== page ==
Whenever I hint to old friends that irregular sleep patterns correlate with Alzheimer’s dementia, I see squinting eyes and a worried look from those who have trouble sleeping. A half-century ago, correlations with Alzheimer’s dementia was the aluminum in pots and soda cans. After that, the next guilty substances became antacids and antiperspirants. Next came dental fillings and flu shots, all discredited. In fact, for vaccines, the opposite is true. Older adults vaccinated against polio and influenza seem to have a reduced risk of developing Alzheimer’s dementia compared to those not vaccinated.

Risks of Daily Naps?

And now, we are seeing studies pointing to the hazards of taking regular naps. What?! Yes. A recent article in The Journal of the Alzheimer’s Association suggestively reports a 40 percent higher risk of developing Alzheimer’s disease for older people napping more than an hour each day. Peng Li, assistant professor of medicine at the Harvard Medical School, and his research team correlated daytime napping and Alzheimer’s dementia. His 14-year study of 1,401 participants found a “correlation with worse cognition a year later, and conversely, worse cognition was correlated with more excessive naps a year later.”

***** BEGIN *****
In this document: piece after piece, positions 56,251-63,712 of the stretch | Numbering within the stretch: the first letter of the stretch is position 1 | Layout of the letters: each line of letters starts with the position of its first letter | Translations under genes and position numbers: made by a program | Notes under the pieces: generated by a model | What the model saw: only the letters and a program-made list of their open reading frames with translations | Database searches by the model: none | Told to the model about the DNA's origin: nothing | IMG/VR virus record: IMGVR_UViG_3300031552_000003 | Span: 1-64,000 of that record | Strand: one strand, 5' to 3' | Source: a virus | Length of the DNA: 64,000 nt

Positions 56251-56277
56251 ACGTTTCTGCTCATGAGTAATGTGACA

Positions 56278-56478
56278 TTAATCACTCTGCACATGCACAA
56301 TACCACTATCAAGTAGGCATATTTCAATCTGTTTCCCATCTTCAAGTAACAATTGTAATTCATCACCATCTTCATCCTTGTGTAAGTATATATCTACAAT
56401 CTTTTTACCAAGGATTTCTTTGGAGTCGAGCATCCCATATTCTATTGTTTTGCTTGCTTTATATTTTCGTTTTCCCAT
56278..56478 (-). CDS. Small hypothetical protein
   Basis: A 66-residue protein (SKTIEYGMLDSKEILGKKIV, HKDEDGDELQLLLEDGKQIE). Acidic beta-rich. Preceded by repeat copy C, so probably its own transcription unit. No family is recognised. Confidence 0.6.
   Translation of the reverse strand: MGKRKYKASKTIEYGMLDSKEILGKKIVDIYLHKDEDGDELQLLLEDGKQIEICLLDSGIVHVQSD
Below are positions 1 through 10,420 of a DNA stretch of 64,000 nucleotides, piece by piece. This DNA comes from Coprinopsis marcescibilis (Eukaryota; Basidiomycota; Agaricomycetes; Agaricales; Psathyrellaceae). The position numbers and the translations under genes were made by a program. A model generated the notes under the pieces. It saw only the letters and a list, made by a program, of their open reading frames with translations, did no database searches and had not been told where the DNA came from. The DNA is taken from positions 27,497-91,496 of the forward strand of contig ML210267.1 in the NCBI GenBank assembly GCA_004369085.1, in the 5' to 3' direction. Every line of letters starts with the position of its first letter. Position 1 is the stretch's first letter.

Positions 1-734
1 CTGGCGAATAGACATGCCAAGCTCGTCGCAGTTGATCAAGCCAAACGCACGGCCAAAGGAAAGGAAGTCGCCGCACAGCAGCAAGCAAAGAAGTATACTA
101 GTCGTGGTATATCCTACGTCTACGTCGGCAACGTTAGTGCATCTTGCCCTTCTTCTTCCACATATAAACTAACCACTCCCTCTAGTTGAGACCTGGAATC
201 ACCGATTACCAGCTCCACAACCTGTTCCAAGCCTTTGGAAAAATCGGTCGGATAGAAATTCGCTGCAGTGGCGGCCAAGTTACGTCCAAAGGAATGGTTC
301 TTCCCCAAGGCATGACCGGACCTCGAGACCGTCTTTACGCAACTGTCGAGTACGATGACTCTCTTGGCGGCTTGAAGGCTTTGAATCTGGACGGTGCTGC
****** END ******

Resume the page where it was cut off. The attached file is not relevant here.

No Claim of Cause

Clearly, Peng Li’s experienced research team considered that participants of the study tended to have minor cognitive impairments and might also have one of the typical symptoms of Alzheimer’s dementia, namely fatigue. The newsflashes, however, tend to punch a bit more fright to the readership.